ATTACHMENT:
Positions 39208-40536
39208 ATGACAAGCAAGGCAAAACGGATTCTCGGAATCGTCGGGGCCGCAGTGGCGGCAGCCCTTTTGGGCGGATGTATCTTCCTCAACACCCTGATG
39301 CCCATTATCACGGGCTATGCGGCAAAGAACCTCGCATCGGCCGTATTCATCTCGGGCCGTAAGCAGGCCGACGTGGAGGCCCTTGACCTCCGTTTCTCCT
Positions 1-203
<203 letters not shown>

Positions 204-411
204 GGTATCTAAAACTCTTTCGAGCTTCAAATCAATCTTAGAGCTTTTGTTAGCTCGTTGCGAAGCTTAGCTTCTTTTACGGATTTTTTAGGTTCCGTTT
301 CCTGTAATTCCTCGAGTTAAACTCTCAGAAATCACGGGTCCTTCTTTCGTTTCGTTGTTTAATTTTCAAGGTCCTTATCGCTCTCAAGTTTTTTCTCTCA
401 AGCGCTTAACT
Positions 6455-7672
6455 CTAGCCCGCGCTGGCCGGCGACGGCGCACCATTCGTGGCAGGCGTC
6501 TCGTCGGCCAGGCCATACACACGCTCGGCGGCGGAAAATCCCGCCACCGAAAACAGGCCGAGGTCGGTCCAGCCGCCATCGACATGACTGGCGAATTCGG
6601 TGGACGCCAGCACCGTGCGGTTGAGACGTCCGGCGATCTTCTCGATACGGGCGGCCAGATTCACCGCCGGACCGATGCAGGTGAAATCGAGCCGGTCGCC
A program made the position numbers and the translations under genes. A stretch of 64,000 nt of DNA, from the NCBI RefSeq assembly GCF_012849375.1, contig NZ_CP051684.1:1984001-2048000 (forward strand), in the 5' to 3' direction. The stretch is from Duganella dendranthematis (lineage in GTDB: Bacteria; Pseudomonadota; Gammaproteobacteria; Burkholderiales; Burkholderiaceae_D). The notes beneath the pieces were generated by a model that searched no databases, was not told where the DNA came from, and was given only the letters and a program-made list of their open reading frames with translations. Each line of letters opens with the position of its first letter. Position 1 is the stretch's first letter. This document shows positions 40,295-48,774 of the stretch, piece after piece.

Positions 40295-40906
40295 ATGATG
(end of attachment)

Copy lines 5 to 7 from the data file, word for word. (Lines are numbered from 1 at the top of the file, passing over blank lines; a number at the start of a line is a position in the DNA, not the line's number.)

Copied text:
<203 letters not shown>

Positions 204-411
204 GGTATCTAAAACTCTTTCGAGCTTCAAATCAATCTTAGAGCTTTTGTTAGCTCGTTGCGAAGCTTAGCTTCTTTTACGGATTTTTTAGGTTCCGTTT